It may be a surprise to some, that with 90-plus majors on the resume, only once have I taken in the Open Championship (we in this country are the only ones who call it the British Open), and that was as a spectator.
It was 1983, and it was time for someone who had spent so much time with golf to make the trip to the British Isles. But my purpose, as is the case with any true golfer, was to play, not watch.
I had assembled a solo plan that reasoned, with the golf world focused and located in the south of England, it was an ideal time to travel to Scotland to check off a trio of historic venues before taking in the final round of the Open at Royal Birkdale. So having knocked off St. Andrews, Carnoustie and finally Turnberry on Saturday, I jumped on the M6 and headed south.
Foolishly, or naively, I had not booked accommodations for Saturday night. I somehow thought I could easily find a B&B in the vicinity. I veered back onto local roads about fifty miles out and started looking for “To Let” signs. By early evening I was in the heart of Southport and still hadn’t found a room. Knowing that Europeans travel by train, I found my way to the main station and began driving in circles in the surrounding neighborhoods still looking for a room.
After two or three loops, I saw a sign in the window and quickly pulled over, now desperate for a room. A balding, portly Englishman with a “wife beater” shirt on and a pint in his hand answered the bell. I explained I was in town for the Open and needed a place to stay for the night. He told me he did, in fact, have a room, but it was a “dooble” and much too expensive for one guest. I told him I would take it and was invited in.
He was watching the Open on an old black and white cabinet TV and said I should join him. I remember only two things about our conversation. He was harsh on a young English golfer named Faldo and taken with the championship leader, Tom Watson. The phrase he used to describe Watson’s aggressiveness as a player has always been a favorite. He said, “that Watson has a lotta ‘bottle’ as a golfer.”
The next morning I headed to the tournament, comfortable with the knowledge that the Open Championship never cut off ticket sales. Once inside the gates I headed for the tented village. At that time, the Open was as much a golf trade show as it was competition.
I don’t remember many of the holes at Birkdale, but there were still some noteworthy moments in 1983. It was the last Open Championship that Arnold Palmer made the cut, and at plus-one on Sunday, he was a story worth watching.
I was only on the course for a short time when the local fire department showed up on the scene. Britain had been going through a heat wave and the dry rough on the course had caught fire. It is the only time I have seen the fire brigade in action during a major.
That 1983 Open was also the moment of the greatest lapse in the brilliant career of Hale Irwin. On Saturday, Irwin missed a birdie put at the 14th and with the ball two inches from the cup, he carelessly jabbed at the ball to tap it in. He whiffed. That missed two-inch putt left him one stroke out of a playoff—and the only time he finished second in a major championship.
Watson played steady with lead throughout the day and was looking to make it two straight Open wins. I bailed out on trying to follow Watson over the closing holes because I had another experience in mind. For years I had watched the galleries for the final group at the Open as they vaulted over the ropes when the final shot had been played into the green (a practice less tolerated today).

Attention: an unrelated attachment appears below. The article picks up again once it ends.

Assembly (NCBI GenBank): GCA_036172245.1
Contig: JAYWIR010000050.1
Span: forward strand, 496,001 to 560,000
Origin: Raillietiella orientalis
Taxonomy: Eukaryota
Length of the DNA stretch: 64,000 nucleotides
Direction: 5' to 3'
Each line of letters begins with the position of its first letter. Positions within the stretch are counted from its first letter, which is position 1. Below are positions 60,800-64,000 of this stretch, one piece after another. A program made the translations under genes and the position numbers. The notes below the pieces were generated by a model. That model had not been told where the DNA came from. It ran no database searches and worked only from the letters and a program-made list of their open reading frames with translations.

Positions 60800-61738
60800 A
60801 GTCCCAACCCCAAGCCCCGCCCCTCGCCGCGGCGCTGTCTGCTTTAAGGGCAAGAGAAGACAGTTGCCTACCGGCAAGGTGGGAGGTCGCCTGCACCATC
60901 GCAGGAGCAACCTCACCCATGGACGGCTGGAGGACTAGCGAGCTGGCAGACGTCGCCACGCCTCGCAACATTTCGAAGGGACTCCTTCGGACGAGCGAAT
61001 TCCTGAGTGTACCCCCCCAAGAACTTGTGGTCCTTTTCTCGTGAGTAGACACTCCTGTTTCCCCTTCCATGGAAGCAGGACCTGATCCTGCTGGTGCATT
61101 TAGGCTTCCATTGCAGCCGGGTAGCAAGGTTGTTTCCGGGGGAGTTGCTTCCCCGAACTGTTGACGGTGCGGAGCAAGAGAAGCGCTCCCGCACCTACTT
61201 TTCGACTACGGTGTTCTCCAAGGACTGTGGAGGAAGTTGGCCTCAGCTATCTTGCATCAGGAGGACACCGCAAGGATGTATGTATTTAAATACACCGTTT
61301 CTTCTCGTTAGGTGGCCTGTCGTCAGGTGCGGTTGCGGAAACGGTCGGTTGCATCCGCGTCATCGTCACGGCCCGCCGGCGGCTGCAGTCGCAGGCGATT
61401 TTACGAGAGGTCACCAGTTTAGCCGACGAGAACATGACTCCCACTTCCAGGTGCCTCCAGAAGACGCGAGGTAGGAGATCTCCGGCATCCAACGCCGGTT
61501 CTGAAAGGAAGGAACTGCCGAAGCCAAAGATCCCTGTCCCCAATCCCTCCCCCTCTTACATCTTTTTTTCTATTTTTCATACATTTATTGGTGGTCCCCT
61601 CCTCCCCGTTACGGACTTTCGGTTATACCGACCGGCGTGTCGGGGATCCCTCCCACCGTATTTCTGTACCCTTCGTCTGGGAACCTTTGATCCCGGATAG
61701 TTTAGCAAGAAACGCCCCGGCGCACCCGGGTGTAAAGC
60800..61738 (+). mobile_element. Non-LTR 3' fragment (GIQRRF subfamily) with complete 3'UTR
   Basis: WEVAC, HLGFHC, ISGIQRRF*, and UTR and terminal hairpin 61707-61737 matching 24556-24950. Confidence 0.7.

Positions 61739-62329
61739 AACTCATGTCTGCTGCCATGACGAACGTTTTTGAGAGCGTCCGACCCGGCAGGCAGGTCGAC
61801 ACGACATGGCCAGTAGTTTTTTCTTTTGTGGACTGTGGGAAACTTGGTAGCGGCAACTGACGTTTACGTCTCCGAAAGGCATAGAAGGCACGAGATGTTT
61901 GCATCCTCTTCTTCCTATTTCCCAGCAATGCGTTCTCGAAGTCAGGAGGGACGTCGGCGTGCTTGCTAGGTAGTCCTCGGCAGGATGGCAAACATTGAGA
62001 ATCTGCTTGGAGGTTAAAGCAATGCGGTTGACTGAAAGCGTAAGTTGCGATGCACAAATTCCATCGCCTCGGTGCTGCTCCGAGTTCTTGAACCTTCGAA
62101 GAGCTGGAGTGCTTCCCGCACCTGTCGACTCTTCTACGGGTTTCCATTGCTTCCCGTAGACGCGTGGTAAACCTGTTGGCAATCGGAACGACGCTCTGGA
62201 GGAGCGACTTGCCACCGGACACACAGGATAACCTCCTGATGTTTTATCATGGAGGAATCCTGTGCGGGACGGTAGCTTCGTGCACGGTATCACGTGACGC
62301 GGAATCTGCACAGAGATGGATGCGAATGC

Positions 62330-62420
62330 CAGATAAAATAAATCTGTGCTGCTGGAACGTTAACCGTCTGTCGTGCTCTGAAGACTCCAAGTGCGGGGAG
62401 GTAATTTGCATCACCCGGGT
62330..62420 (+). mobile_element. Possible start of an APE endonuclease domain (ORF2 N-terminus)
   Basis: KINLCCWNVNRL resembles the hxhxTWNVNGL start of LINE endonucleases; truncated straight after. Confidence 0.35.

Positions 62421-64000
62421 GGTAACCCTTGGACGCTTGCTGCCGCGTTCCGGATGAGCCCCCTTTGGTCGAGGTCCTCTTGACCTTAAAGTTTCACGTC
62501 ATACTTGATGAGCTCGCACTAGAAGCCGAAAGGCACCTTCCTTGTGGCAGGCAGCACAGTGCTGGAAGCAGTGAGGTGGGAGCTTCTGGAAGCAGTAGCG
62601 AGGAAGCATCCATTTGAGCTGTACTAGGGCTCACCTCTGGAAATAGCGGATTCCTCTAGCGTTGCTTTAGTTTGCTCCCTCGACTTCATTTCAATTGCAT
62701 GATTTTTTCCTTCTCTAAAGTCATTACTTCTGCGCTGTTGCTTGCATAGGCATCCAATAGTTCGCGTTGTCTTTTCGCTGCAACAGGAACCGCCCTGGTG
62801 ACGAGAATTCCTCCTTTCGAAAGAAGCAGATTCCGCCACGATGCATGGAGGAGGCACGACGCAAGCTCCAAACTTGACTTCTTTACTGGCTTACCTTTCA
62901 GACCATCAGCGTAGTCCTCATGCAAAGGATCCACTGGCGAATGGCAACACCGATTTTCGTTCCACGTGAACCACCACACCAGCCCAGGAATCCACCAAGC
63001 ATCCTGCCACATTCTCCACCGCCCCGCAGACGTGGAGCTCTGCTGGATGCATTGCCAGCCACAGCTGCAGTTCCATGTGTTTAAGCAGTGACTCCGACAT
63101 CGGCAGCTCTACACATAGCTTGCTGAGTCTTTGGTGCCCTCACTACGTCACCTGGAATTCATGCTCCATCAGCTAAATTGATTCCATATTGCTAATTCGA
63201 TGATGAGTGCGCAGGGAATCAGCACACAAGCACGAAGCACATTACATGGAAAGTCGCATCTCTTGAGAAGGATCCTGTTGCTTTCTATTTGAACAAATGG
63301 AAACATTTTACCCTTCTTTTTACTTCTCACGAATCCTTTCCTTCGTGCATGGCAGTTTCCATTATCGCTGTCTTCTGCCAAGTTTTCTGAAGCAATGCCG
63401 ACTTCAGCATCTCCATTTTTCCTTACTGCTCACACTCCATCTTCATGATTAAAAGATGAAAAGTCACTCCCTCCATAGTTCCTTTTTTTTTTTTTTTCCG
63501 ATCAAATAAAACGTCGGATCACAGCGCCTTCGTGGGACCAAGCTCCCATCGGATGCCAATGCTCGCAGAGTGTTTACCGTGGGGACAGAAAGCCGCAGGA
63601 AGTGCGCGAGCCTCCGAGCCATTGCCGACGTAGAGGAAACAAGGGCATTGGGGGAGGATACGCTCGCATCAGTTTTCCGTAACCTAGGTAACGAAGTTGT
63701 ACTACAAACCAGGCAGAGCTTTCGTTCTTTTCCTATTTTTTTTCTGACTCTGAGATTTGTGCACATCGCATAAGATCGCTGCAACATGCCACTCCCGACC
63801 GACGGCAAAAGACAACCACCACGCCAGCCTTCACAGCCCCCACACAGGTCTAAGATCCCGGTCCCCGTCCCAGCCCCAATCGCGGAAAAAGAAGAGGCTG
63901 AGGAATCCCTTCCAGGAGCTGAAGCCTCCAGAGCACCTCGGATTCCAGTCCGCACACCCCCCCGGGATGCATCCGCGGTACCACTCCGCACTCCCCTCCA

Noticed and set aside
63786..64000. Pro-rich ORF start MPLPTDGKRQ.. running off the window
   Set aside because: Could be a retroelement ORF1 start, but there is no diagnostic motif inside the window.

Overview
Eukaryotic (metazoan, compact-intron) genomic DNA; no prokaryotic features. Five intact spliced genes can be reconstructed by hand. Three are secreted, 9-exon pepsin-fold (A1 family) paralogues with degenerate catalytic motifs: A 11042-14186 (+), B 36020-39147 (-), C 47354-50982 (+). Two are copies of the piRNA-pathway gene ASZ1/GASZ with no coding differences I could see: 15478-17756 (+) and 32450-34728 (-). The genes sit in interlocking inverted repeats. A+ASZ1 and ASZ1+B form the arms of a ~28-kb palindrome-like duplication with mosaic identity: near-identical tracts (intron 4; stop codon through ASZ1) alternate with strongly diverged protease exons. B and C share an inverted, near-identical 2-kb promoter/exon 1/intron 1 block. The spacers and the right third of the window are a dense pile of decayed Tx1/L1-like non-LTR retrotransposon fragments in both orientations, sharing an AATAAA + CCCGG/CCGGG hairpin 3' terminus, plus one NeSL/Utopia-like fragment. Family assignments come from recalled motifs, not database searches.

I went to the eighteen crossing while Watson was three holes shy of my position and waited for the American to come my way. At first there were only a few of us along those ropes. But after a while it was like the scene from the Hitchcock movie The Birds because each time I looked behind me, the gallery had quietly grown. By the time Watson had reached the 18th tee, nursing a one-stroke lead, the numbers had swelled to at least ten deep.
Watson hit a perfect tee shot to the middle of the fairway and had 210 to the green. When he putted his two iron straight at the flag, golf’s version of the ‘running of the bulls’ began. The galleries burst over the ropes back up the fairway and headed for the green. Watson was completely engulfed in the mob. (When I interviewed Watson not too long ago and mentioned being at Birkdale he said: “how about that two iron?”)
At my position, with the spectator rope stretched across my midsection I could feel the force of the crowd behind me push forward. People who were standing further back than me, but who had been there for a time as well, began to yell about not losing out to the crowd from up the fairway. At that point I was helpless. The push from behind was almost ‘tidal’ in force and the thought of being trampled seemed very real.
When Watson burst through his mob there was a roar and spectators behind me became more desperate. The Bobbies working the rope line kept saying to us at the front to just “sit down, sit down,” a command not practical nor possible. We continued to surge forward and my next thought was we were going onto the green, and then amazingly we just stopped just short of the apron.
Watson two-putted for his par—and the win—and I had my Open experience. It was Watson’s last major win and fifth Open title, and I wondered, as I left the course, if my host from the night before would think I had a little “bottle” for my risky eighteenth hole crowd adventure.
Dan Reardon is Golf Editor at KMOX. He can be heard throughout the week on America’s Sports Voice.